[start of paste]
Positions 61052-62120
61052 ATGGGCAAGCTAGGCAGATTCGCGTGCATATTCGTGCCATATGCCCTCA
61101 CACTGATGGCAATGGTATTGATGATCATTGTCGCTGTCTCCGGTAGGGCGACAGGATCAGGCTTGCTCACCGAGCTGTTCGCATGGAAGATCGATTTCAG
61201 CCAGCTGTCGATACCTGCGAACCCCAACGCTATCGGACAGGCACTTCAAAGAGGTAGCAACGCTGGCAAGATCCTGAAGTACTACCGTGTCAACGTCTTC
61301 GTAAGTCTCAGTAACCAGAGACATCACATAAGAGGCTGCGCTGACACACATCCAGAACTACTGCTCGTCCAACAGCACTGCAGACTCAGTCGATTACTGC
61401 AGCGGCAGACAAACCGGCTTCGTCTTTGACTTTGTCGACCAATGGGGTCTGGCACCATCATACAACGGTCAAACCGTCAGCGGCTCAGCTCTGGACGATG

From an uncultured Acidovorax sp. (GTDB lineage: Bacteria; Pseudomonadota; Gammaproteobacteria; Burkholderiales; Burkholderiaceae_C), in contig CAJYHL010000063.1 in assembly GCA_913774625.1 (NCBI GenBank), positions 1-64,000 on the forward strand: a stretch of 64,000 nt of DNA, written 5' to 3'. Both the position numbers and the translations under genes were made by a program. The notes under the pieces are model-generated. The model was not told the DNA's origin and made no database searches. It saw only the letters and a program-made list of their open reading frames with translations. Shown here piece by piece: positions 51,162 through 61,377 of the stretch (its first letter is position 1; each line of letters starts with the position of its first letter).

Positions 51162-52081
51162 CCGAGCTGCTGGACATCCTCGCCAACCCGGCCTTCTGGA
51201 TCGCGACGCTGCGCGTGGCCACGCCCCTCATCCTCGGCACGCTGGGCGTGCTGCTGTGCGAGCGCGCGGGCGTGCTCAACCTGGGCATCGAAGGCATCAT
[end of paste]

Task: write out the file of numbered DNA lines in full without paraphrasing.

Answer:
Positions 61052-62120
61052 ATGGGCAAGCTAGGCAGATTCGCGTGCATATTCGTGCCATATGCCCTCA
61101 CACTGATGGCAATGGTATTGATGATCATTGTCGCTGTCTCCGGTAGGGCGACAGGATCAGGCTTGCTCACCGAGCTGTTCGCATGGAAGATCGATTTCAG
61201 CCAGCTGTCGATACCTGCGAACCCCAACGCTATCGGACAGGCACTTCAAAGAGGTAGCAACGCTGGCAAGATCCTGAAGTACTACCGTGTCAACGTCTTC
61301 GTAAGTCTCAGTAACCAGAGACATCACATAAGAGGCTGCGCTGACACACATCCAGAACTACTGCTCGTCCAACAGCACTGCAGACTCAGTCGATTACTGC
61401 AGCGGCAGACAAACCGGCTTCGTCTTTGACTTTGTCGACCAATGGGGTCTGGCACCATCATACAACGGTCAAACCGTCAGCGGCTCAGCTCTGGACGATG

From an uncultured Acidovorax sp. (GTDB lineage: Bacteria; Pseudomonadota; Gammaproteobacteria; Burkholderiales; Burkholderiaceae_C), in contig CAJYHL010000063.1 in assembly GCA_913774625.1 (NCBI GenBank), positions 1-64,000 on the forward strand: a stretch of 64,000 nt of DNA, written 5' to 3'. Both the position numbers and the translations under genes were made by a program. The notes under the pieces are model-generated. The model was not told the DNA's origin and made no database searches. It saw only the letters and a program-made list of their open reading frames with translations. Shown here piece by piece: positions 51,162 through 61,377 of the stretch (its first letter is position 1; each line of letters starts with the position of its first letter).

Positions 51162-52081
51162 CCGAGCTGCTGGACATCCTCGCCAACCCGGCCTTCTGGA
51201 TCGCGACGCTGCGCGTGGCCACGCCCCTCATCCTCGGCACGCTGGGCGTGCTGCTGTGCGAGCGCGCGGGCGTGCTCAACCTGGGCATCGAAGGCATCAT